call in the background. This is useful for pay-as-you-go scenarios or
in-app payments where you don't want a UI popping up every time you need
to do a $0.05 purchase. It's true that you can do this with some
server-side trickery today, but one of the goals of PaySwarm was to make
payments easier to process. Ideally, a developer would just:

1. Create a product and put it on the page for sale.
2. Call navigator.pay(productUrl).
3. The browser would lift the product info from the page, submit the
signed purchase request to the payment processor, the payment processor
would complete the purchase, the digital receipt would be handed
back to the browser, and it would appear in the client-side code, which
the website could then do with as it pleased.

All of this is implementable w/o the navigator.pay() API, but it
requires more code outlay on the server side.

Generally speaking, we wanted the purchase processing to be between the
browser and the payment processor, not the browser->merchant->payment
processor. We wanted this so that the browser could be smarter about
things when doing a purchase... if the item has already been purchased,
the browser could just return the digital receipt w/o needing to contact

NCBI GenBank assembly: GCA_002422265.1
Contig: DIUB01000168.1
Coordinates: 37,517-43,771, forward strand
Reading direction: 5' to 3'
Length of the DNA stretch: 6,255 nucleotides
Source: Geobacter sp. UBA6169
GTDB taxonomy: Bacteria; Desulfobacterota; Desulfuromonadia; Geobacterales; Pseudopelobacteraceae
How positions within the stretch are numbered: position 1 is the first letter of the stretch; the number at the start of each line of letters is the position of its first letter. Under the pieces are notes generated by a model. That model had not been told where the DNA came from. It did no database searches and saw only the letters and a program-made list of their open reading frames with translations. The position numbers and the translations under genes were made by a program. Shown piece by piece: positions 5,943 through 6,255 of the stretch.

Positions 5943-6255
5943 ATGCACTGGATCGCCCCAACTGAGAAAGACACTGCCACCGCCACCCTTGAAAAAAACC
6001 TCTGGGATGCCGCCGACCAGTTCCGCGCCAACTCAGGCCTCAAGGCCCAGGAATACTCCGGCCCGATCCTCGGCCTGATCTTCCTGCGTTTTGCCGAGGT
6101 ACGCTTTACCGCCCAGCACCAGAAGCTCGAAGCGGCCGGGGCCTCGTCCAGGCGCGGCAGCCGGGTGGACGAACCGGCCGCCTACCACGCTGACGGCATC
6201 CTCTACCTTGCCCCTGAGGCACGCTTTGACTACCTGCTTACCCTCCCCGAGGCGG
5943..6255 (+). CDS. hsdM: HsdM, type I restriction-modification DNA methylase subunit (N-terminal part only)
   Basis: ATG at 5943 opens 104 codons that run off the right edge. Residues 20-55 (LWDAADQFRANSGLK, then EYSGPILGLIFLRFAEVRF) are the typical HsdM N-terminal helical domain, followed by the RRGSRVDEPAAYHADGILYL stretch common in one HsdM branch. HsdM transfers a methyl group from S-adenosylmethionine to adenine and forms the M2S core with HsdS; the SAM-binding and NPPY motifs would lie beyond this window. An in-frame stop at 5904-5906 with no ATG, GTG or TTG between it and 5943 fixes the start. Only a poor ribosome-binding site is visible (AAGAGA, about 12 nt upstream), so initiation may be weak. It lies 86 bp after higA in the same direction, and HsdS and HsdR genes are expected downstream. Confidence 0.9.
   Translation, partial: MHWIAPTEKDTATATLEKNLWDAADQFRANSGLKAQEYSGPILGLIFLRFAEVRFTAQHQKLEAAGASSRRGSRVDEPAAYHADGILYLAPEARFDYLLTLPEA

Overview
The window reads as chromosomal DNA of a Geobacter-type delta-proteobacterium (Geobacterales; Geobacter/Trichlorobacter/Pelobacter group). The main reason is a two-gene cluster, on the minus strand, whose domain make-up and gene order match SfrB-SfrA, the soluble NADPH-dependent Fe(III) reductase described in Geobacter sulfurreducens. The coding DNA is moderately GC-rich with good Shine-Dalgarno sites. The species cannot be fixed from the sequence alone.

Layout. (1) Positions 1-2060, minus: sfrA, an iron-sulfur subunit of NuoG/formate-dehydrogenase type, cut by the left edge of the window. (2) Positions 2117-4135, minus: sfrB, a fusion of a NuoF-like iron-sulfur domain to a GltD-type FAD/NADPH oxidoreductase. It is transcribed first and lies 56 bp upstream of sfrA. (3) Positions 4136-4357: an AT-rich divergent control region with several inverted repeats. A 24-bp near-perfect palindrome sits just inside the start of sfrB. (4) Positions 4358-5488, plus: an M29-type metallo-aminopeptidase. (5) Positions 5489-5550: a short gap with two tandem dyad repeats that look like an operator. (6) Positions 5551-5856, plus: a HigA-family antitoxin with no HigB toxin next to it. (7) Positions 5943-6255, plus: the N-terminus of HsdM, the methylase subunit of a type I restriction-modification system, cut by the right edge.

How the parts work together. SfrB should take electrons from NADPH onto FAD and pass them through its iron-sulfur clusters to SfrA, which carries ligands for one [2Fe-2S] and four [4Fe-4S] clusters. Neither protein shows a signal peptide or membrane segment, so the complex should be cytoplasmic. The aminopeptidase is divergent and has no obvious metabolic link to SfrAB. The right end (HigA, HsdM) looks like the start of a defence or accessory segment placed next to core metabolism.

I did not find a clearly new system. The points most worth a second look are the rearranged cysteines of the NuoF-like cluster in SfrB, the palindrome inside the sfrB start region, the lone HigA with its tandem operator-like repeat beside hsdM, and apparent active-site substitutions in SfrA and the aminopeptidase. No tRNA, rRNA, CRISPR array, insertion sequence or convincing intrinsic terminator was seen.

the payment processor. In a restricted intranet (military facility - yes
we have a use case for this), the browser could still provide
proof-of-purchase w/o contact w/ the outside world.

I do admit that this is a heavier set of requirements than mozPay, but
we always viewed navigator.pay() as the start of a storage mechanism for
digital receipts.

> However, it's equally
> unclear to me why PaySwarm would need a new web API. Doesn't the
> PaySwarm protocol already work on today's web? I think the PaySwarm
> protocol can excel forward without the need for something like
> mozPay. Or am I missing something here?

It can continue w/o deeper browser integration, yes. It was designed to
not depend on browser implementations to work (same design principles as
Mozilla Persona). That said, there are some really compelling use cases
that can be accomplished with minimal browser additions. I should really
document all of those somewhere. Here is the high-level:

1. The ability for the browser to provide a proof-of-purchase.
2. The ability for a browser to be offline and provide a proof-
   of-purchase.
3. Greater anonymity when using a proof-of-purchase to access other
   website content.
4. The ability to perform purchases where the target device is not
   connected to the Internet (vending machines).

>> Would nav.pay() disappear entirely?
> 
> My proposal was to stop using nav.pay() for payments, yes. My
> argument is that we don't need it to do payments on Firefox OS, we
> just need some lower level primitives to do carrier billing better.

I certainly agree with the goals. I don't understand the details, but
those are easy enough to cover on the phone call.

-- manu

-- 
Manu Sporny (skype: msporny, twitter: manusporny, G+: +Manu Sporny)
Founder/CEO - Digital Bazaar, Inc.
blog: Meritora - Web payments commercial launch
http://blog.meritora.com/launch/
Received on Wednesday, 11 September 2013 03:30:59 UTC